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Allen, Dudley Peter (1852–1915)

Dudley Peter Allen, of Cleveland, Ohio, surgeon, teacher, writer, and a patron of art, was born in Kinsman, Ohio, March 25, 1852. His father and his grandfather were physicians. He graduated from Oberlin College, Ohio, in the class of 1875 and soon thereafter entered the Harvard Medical School, and in 1879 received from it his degree of M. D. He then spent a year as surgical house officer in the Massachusetts General Hospital, and on leaving that institution went to Europe where he passed two years or more attending medical and surgical lectures and clinics in Berlin, Vienna, London, Paris and other medical centres.

In 1883 he settled in Cleveland where he began a surgical career, which ultimately brought him to the front of his profession. He was early appointed to the department of surgery in the Western Reserve University, where in time he became professor of surgery and clinical surgery. He also joined the surgical staffs of a number of hospitals, but he served for the longest period at the Lakeside Hospital where ultimately he became surgeon-in-chief. His professional practice rapidly grew to large proportions, and he was frequently called for operations or consultations to distant parts of the state and even beyond it. During all this time he was a frequent contributor to medical literature, and an active supporter and a patron of the Cleveland Medical Library,—an institution which owes much to his able and generous support.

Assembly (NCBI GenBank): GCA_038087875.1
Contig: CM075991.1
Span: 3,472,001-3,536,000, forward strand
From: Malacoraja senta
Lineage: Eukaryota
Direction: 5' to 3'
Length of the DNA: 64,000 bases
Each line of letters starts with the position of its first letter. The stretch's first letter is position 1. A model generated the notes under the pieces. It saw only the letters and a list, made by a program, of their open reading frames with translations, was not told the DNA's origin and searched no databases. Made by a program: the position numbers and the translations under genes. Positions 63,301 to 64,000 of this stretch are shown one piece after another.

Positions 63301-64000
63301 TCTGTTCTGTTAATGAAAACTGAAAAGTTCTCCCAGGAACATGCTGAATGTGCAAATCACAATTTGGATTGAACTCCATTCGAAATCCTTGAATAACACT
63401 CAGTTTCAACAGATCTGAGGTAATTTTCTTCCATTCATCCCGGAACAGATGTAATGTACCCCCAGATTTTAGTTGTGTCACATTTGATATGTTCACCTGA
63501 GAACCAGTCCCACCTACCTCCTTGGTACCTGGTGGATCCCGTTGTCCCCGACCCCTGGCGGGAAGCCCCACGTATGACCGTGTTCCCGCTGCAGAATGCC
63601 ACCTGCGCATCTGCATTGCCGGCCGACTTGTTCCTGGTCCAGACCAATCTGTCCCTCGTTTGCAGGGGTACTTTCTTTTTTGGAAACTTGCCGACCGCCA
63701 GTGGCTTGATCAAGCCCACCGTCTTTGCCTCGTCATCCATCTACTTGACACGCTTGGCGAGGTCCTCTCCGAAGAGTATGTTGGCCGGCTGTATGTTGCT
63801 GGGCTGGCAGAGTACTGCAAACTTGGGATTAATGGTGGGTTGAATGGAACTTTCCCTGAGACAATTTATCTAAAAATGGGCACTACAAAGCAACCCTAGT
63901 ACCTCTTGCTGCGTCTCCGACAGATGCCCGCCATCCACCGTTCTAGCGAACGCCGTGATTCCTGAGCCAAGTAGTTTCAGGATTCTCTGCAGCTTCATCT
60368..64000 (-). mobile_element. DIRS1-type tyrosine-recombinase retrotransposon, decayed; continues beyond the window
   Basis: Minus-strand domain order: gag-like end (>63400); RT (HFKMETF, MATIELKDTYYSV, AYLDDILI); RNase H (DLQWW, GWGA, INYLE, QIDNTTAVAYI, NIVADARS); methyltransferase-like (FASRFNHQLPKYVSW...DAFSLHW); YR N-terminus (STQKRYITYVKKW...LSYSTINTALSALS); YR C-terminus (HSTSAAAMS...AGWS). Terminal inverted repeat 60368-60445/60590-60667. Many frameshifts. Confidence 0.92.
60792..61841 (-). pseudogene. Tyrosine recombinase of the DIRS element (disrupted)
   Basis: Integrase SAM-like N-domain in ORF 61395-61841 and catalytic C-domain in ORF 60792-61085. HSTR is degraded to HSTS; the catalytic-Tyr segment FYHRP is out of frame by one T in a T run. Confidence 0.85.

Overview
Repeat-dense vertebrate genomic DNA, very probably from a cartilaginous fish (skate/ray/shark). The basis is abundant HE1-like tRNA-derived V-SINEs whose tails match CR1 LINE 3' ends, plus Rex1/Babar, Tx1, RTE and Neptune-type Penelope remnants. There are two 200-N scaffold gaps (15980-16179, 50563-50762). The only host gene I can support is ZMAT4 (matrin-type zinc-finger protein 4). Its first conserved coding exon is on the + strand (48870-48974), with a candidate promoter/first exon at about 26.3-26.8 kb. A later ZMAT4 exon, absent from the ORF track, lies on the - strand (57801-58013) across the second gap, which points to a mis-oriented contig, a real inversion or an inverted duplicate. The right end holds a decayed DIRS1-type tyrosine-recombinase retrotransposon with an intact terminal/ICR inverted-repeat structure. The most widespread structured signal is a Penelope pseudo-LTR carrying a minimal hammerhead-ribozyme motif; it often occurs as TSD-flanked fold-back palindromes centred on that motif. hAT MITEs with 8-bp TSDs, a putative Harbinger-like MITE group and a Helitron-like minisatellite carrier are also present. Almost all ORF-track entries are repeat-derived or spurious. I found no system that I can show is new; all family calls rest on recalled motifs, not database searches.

He held many honorary positions during his life. At one time he was president of the Ohio State Medical Society, and for a number of years was secretary, and finally president (1906–1907), of the American Surgical Association. About this time he was elected an honorary fellow of the Philadelphia Academy of Surgery, and later was awarded the degree of LL. D. from his own College (Oberlin). In 1910 he resigned all his medical positions, and with his wife (who before marriage was Miss Elizabeth S. Severance, of Cleveland) made a tour around the world.

During his busy professional life he had found time to interest himself in the fine arts, and when he was free to travel he indulged his ever increasing desire to see more of the world and he made valuable collections of paintings and engravings, and especially of old Chinese porcelains, in the knowledge of which he was a recognized expert. His comprehensive interest also included architecture, horticulture and music, and his knowledge and judgment in these specialties were astonishing in one whose life-work lay in other directions. Dr. Allen died suddenly in New York City on Wednesday, Jan. 6, 1915.